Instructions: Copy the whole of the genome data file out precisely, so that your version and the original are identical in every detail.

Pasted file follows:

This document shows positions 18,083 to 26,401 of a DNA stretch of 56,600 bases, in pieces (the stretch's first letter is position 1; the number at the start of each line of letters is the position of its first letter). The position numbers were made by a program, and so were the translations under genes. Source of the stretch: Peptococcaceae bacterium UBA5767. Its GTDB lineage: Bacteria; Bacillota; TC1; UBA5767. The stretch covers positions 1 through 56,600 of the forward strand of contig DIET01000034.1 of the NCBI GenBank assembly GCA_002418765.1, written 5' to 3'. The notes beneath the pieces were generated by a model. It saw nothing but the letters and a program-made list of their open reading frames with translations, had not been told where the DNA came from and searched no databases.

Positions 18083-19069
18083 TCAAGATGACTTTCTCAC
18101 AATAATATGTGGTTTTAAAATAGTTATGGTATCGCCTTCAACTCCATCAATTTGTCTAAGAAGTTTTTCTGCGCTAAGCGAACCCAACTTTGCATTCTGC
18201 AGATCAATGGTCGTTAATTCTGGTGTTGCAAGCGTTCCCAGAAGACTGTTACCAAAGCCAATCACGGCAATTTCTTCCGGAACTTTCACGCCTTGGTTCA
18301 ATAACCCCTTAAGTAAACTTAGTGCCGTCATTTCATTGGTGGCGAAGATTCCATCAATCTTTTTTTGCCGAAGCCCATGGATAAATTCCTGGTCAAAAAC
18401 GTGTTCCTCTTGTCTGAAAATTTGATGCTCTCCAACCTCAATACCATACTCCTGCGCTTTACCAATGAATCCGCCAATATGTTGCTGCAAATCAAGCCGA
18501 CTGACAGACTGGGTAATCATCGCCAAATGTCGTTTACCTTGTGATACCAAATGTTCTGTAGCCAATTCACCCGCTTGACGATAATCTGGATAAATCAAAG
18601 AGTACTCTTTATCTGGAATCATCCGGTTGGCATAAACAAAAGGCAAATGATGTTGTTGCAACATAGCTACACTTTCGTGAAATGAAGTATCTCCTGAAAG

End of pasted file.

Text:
This document shows positions 18,083 to 26,401 of a DNA stretch of 56,600 bases, in pieces (the stretch's first letter is position 1; the number at the start of each line of letters is the position of its first letter). The position numbers were made by a program, and so were the translations under genes. Source of the stretch: Peptococcaceae bacterium UBA5767. Its GTDB lineage: Bacteria; Bacillota; TC1; UBA5767. The stretch covers positions 1 through 56,600 of the forward strand of contig DIET01000034.1 of the NCBI GenBank assembly GCA_002418765.1, written 5' to 3'. The notes beneath the pieces were generated by a model. It saw nothing but the letters and a program-made list of their open reading frames with translations, had not been told where the DNA came from and searched no databases.

Positions 18083-19069
18083 TCAAGATGACTTTCTCAC
18101 AATAATATGTGGTTTTAAAATAGTTATGGTATCGCCTTCAACTCCATCAATTTGTCTAAGAAGTTTTTCTGCGCTAAGCGAACCCAACTTTGCATTCTGC
18201 AGATCAATGGTCGTTAATTCTGGTGTTGCAAGCGTTCCCAGAAGACTGTTACCAAAGCCAATCACGGCAATTTCTTCCGGAACTTTCACGCCTTGGTTCA
18301 ATAACCCCTTAAGTAAACTTAGTGCCGTCATTTCATTGGTGGCGAAGATTCCATCAATCTTTTTTTGCCGAAGCCCATGGATAAATTCCTGGTCAAAAAC
18401 GTGTTCCTCTTGTCTGAAAATTTGATGCTCTCCAACCTCAATACCATACTCCTGCGCTTTACCAATGAATCCGCCAATATGTTGCTGCAAATCAAGCCGA
18501 CTGACAGACTGGGTAATCATCGCCAAATGTCGTTTACCTTGTGATACCAAATGTTCTGTAGCCAATTCACCCGCTTGACGATAATCTGGATAAATCAAAG
18601 AGTACTCTTTATCTGGAATCATCCGGTTGGCATAAACAAAAGGCAAATGATGTTGTTGCAACATAGCTACACTTTCGTGAAATGAAGTATCTCCTGAAAG